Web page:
The example integrator 220 of FIG. 3 can be initialized to zero as it quickly converges to the correct value. Initialization of the example integrator 225 of FIG. 3 depends upon the current operational mode of the electro-mechanical brake 105. In particular, when the piston 116 of the example actuator 110 is at full retraction to its hard stop, the estimated position 140 (i.e., the value of the integrator 225) should be initialized to a negative value that reflects the nominal distance from the pressure plate 117 to the hard stop. For recovery from, for example, a loss of power during braking, the value of the estimated position 140 should be set (upon power recovery) to a safe value that ensures convergence of the estimated position 140 to its true value as braking continues. The safe value depends upon the physical characteristics of the particular electro-mechanical brake 105 and/or the actuator 110 being observed by the brake observer 145, and may be determined via, for example, simulation, detailed system modeling, lab testing and/or field testing.

FIG. 4 is an example manner of implementing the example brake controller 130 of FIG. 1. The example brake controller 130 of FIG. 4 scales the force input value 135 with a gain 405 having a value of 1 over the load stiffness gain k 245 (FIG. 2) to generate a position command value 410. To scale the position command value 410, the example brake controller 130 of FIG. 3 includes a gain 412 having a value of the load stiffness coefficient k 245 divided by the force gain Kf 210 (FIG. 2).

To compute a position error 415, the example brake controller 130 of FIG. 4 includes a summing junction 420. The example summing junction 420 subtracts the estimated position value 140 from the position command value 410. To compute a transient correction value 425, the example brake controller 130 of FIG. 4 includes another summing junction 430 and gains 435 and 440. The gain 435 has a value of 1/ωc and is used to scale the value of the velocity 125. The scaled velocity is subtracted from the position error value 415 by the summing junction 430. The output of the summing junction 430 is scaled by a gain 440 having a value of gck/Kf, where gc is the gain of the example brake controller 130. The output of the gain 44 is then subtracted from the scaled position command value 410 (i.e., the output of the gain 412) to form the value of the control input 115.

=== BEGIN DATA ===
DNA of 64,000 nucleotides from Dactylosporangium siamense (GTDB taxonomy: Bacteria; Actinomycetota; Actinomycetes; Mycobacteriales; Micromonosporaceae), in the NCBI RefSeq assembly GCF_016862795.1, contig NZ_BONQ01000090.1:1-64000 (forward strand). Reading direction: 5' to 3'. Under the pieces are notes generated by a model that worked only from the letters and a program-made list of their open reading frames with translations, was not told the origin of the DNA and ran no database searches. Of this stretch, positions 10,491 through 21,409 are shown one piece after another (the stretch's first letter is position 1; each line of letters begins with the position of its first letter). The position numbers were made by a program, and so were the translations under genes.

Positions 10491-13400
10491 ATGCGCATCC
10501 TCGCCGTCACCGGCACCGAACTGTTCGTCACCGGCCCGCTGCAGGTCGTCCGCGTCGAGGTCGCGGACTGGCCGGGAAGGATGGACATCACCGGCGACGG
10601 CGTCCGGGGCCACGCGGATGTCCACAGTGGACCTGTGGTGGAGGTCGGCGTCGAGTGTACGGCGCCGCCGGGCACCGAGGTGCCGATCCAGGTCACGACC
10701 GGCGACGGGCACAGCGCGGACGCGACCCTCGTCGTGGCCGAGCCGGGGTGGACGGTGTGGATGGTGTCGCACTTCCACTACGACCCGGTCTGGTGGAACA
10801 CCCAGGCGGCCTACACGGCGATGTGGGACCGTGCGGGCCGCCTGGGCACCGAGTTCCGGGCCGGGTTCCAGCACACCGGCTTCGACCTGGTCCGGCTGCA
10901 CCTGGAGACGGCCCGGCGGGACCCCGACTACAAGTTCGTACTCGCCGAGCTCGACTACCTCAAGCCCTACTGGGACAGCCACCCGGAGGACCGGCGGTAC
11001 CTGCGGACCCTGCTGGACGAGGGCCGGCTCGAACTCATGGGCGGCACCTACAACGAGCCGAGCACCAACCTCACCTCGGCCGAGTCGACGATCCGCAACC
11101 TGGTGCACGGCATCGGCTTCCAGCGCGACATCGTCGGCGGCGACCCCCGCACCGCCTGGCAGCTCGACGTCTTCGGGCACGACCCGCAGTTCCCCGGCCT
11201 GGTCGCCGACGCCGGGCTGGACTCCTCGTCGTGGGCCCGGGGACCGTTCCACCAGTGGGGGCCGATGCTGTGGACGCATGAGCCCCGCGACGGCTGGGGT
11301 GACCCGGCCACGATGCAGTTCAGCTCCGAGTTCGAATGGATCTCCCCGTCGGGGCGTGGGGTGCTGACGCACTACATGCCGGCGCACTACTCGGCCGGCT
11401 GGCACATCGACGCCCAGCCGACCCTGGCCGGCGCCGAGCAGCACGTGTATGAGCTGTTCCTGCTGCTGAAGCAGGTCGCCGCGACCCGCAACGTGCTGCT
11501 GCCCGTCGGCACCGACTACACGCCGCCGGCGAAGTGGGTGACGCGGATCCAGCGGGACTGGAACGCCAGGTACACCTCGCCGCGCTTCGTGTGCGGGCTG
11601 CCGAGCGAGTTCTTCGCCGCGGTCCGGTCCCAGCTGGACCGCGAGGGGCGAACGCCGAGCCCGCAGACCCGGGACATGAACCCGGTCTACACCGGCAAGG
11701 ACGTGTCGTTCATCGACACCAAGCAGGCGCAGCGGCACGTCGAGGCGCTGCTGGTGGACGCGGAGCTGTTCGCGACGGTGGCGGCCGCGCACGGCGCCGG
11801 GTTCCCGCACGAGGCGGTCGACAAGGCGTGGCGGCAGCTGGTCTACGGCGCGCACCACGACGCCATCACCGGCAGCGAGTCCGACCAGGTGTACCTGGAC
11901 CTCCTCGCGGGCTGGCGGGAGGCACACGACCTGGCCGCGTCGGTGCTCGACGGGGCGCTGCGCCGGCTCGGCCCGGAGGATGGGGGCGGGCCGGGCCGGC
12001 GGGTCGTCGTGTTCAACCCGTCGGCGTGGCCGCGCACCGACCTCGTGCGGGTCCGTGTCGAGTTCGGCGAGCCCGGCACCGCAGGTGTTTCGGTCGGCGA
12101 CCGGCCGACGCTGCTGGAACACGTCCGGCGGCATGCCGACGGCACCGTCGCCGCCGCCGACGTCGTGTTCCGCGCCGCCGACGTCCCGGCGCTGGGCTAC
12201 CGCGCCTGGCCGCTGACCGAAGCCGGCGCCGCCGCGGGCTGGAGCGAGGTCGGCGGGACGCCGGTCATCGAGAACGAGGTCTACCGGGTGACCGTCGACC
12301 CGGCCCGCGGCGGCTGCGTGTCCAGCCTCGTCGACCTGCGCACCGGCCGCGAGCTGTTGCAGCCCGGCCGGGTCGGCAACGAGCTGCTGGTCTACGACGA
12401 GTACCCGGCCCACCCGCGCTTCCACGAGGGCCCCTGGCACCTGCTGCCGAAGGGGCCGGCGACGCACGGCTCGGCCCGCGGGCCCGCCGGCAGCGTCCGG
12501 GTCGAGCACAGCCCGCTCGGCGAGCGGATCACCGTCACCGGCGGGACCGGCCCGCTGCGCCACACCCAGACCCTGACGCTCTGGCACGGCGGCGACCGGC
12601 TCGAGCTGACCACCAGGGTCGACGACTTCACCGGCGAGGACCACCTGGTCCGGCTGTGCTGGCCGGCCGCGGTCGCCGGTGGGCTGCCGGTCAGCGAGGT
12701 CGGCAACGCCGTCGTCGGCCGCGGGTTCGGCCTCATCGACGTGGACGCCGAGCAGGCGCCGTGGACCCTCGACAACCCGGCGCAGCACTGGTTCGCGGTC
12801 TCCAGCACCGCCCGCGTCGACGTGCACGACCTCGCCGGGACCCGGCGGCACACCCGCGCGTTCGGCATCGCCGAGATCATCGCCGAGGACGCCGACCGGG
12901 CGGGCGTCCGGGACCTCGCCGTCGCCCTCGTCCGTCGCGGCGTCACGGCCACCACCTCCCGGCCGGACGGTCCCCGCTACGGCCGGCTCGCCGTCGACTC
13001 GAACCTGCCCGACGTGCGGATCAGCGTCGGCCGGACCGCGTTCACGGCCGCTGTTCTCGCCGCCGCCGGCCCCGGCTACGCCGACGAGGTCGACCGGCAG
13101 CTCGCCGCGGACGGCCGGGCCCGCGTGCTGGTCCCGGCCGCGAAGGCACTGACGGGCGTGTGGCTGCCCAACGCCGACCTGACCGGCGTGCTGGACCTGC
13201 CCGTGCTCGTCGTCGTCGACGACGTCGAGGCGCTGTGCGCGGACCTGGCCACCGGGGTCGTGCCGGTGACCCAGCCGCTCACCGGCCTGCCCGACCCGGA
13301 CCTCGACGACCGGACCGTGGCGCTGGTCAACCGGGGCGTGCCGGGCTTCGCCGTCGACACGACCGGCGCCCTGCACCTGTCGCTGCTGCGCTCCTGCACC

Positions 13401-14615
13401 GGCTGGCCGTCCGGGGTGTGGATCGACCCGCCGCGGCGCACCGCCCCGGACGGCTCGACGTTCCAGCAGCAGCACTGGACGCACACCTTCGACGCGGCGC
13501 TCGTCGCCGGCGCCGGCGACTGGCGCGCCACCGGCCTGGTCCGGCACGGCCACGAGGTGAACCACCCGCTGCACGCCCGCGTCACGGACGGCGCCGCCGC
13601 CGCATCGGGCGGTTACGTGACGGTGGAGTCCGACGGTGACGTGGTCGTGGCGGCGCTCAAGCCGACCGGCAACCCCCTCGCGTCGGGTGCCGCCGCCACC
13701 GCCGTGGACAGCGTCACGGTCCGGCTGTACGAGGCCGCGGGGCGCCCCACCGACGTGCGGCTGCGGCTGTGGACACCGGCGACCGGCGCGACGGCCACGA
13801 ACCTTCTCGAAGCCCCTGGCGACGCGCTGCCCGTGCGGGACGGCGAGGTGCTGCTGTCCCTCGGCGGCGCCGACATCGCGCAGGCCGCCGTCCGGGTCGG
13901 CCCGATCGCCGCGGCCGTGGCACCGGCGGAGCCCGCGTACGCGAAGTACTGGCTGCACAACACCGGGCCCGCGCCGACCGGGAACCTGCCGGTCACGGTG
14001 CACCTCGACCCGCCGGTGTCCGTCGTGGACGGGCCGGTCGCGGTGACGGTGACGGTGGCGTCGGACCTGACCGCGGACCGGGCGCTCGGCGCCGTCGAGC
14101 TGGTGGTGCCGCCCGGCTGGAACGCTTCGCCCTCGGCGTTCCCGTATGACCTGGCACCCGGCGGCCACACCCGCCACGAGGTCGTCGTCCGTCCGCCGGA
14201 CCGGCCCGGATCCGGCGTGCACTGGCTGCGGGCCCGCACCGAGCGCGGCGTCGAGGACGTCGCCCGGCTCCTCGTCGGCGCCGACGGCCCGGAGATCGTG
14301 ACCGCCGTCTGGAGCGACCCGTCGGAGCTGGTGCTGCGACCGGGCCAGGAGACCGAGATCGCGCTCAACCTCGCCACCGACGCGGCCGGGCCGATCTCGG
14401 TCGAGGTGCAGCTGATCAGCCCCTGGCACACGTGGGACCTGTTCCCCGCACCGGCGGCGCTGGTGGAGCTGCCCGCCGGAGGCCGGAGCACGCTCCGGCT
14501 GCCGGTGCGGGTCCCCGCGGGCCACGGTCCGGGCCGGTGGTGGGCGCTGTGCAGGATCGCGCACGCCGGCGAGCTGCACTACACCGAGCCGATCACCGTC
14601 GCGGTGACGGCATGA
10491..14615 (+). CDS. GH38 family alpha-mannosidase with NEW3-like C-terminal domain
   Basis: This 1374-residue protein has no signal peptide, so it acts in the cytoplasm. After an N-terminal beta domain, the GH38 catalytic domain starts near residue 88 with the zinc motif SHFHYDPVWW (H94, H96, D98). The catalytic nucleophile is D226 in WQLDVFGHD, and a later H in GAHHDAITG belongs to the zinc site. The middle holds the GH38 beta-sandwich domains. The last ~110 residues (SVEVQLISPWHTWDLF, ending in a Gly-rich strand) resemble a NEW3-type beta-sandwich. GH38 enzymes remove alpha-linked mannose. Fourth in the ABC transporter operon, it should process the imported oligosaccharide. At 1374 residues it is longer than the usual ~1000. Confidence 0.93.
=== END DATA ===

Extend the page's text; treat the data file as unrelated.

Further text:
In the example brake controller 130 of FIG. 4, the transient correction value 425 is a rate command value based on the position error value 415. In the illustrated example of FIG. 4, the controller bandwidth parameter ωc scales the position error value 415 into the transient correction or rate command value 425. In the illustrated example, the value of the controller gain gc is chosen to be reasonably large so that the electro-mechanical brake 105 follows the brake controller 130 closely. In fact, as the value of gc is increased, one of the poles of the example brake controller 130 moves toward infinity along the negative real axis and the second pole closely approaches a closed-loop zero at s=−ωc. In the illustrated example of FIG. 4 the value of the constant ωc is set in the range of 30 to 60 radians per second. In the illustrated example of FIGS. 1, 3 and 4, the values of ωc and ωo are chosen to be substantially equal. An example value of gc is 10. In the example of FIGS. 1, 3 and 4, the values selected for gains gc and go enable the example brake controller 130 and the example brake observer 145 to be substantially independent of damping and/or friction in the electro-mechanical brake.

In operation, the position command signal 410 represents the steady-state value necessary to command an electro-mechanical brake to achieve a desired steady-state force 135. The transient correction signal 425 represents a necessary and/or beneficial control value adjustment that allows the electro-mechanical brake to reach the desired steady-state force more quickly. As the example brake controller 130 adapts, the transient correction 425 decays to zero as the desired steady-state force is achieved. For example, the transient correction signal 425 will quickly back-drive an electro-mechanical brake for decreasing force commands 135 during, for example, an anti-skid operation and/or maneuver. Alternatively or additionally, the transient correction signal 425 will overcome friction in the drive train of an actuator, thus realizing a more linear input/output characteristic for the electro-mechanical brake.

The gains illustrated in FIGS. 2, 3 and 4 may be implemented using, for example, any variety of amplifier such as an op-amp, etc. While not included in the example brake controller 130 of FIG. 4, a brake controller could, alternatively or additionally, include any variety of integral compensation in the transient correction path to help control the closed-loop design bandwidth. However, in the example of FIG. 4, the choice of the control parameter ωc and the gain gc are used to control the closed-loop bandwidth.